Paris, 26 February 1998

European astronomers discover planet formation around dying star

Astronomers at the universities of Amsterdam, Louvain, Groningen and Utrecht have found proof that planets can form around old, dying stars. In the vicinity of the Red Rectangle, an old binary star in the Monoceros constellation, they have detected a ring of matter constituting the first stage of planet formation. Their results will be published in Nature on 26 February. It had previously been assumed that planets can form only round new-born stars.

Young stars are frequently surrounded by a flattened ring of gas and particles left over from the star formation process. The particles can join together to form larger and larger pieces that eventually grow to the size of planets. Observations made using the Dutch-German short wavelength spectrometer (SWS) on board the Infrared Space Observatory (ISO), a mission of the European Space Agency (ESA), have shown that such rings are rich in silicates. The particular form and composition of the silicate, crystalline olivine, occurs on the Earth and in comets, which are the remnants of abortive planet formation. It thus appears to be an important constituent in the formation of planets.

From SWS observations it now appears that the ring of matter around the Red Rectangle binary contains large particles with a great deal of crystalline olivine. The Red Rectangle consists of two old neighbouring stars, one of which was a red giant and is now in the process of becoming a white dwarf. This star is thus very old. The olivine is of the same type as that found in the rings round young new-born stars, on the Earth and in comets. It is the first time that this formative constituent of planets has been found in the ring round an old, dying star. Towards the end of their lives, stars of the same type as our sun swell up to form red giants and emit large quantities of gas and matter. Most of this matter escapes the star's gravity and is lost in space. But if the dying star is part of a binary system, its companion may prevent the gas and material from escaping. This will give rise to a stable, flat ring around the double star, which may remain in existence for a considerable time. In this ring, planet formation may occur.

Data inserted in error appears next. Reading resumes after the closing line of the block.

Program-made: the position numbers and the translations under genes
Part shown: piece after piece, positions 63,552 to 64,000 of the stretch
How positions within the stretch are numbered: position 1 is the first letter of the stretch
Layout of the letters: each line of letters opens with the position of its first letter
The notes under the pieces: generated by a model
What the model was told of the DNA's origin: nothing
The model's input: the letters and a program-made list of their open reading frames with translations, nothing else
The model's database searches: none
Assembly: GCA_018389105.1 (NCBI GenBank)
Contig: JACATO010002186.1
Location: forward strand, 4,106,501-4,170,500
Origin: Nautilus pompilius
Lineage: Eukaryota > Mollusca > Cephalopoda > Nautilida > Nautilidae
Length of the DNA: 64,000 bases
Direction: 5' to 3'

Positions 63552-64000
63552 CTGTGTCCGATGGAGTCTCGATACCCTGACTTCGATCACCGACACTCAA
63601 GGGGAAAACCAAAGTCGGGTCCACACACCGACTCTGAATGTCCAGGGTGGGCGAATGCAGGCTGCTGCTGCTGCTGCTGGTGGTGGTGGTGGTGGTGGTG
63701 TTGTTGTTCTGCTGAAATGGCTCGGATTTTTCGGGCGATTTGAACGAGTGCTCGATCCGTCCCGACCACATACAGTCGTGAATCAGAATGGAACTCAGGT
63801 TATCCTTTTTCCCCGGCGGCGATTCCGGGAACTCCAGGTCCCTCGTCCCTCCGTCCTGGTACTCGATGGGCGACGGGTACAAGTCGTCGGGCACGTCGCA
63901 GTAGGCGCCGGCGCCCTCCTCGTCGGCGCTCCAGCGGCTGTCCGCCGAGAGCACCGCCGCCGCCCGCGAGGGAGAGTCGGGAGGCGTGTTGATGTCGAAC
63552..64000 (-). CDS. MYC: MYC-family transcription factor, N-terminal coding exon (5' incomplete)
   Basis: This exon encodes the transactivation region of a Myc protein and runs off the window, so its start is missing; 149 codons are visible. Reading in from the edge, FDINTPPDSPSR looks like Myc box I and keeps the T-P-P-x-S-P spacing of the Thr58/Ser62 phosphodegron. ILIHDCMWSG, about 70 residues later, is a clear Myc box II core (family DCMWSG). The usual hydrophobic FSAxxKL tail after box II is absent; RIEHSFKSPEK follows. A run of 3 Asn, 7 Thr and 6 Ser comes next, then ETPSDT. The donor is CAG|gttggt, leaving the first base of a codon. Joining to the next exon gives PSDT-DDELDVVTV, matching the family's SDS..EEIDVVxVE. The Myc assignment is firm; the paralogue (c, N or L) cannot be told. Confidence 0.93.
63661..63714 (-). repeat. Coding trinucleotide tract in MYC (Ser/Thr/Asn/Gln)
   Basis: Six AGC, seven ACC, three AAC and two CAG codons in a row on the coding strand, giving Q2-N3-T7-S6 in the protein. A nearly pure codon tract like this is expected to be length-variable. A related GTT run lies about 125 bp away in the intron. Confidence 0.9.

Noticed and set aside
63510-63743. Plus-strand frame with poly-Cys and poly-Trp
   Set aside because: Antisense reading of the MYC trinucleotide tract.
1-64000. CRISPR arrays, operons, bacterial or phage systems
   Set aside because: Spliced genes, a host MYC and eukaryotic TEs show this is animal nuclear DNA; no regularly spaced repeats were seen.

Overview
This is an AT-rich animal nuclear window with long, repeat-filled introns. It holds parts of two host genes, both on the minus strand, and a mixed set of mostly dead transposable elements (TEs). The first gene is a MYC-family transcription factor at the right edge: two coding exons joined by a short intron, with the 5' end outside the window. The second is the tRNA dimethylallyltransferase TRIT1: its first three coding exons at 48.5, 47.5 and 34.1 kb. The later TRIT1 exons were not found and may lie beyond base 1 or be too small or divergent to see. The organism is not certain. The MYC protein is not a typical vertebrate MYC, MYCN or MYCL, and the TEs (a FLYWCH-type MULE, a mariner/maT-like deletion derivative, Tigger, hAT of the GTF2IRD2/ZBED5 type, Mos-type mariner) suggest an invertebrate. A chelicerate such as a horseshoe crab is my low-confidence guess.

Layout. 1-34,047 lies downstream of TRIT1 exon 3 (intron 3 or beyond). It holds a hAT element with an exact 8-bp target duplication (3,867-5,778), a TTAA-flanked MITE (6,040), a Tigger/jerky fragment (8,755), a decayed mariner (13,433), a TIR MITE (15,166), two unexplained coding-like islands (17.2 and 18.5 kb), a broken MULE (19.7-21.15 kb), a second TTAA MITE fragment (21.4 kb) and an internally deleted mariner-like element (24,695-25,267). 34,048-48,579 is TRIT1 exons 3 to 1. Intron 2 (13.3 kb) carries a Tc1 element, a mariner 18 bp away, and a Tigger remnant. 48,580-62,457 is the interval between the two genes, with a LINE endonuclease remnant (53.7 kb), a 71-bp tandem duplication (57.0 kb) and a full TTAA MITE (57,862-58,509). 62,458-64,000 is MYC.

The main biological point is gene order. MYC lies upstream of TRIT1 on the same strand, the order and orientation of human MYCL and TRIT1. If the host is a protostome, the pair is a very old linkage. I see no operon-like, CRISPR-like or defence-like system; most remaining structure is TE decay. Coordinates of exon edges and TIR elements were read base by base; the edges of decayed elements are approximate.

Illustration : The illustration shows two infrared images of the Red Rectangle. The left-hand picture shows the cloud of gas and matter emitted by the red giant (Dr H. van Wickel, Louvain). The right-hand picture shows a detail of the cloud nucleus (Prof. G. Weigelt and Dr R. Osterbart, Bonn), in which the ring can be seen as a dark band. Above each picture is the spectrum made with the SWS. It exhibits a number of conspicuous peaks appearing as stripes, which are caused by the presence of crystalline olivine.

The illustration can be viewed on

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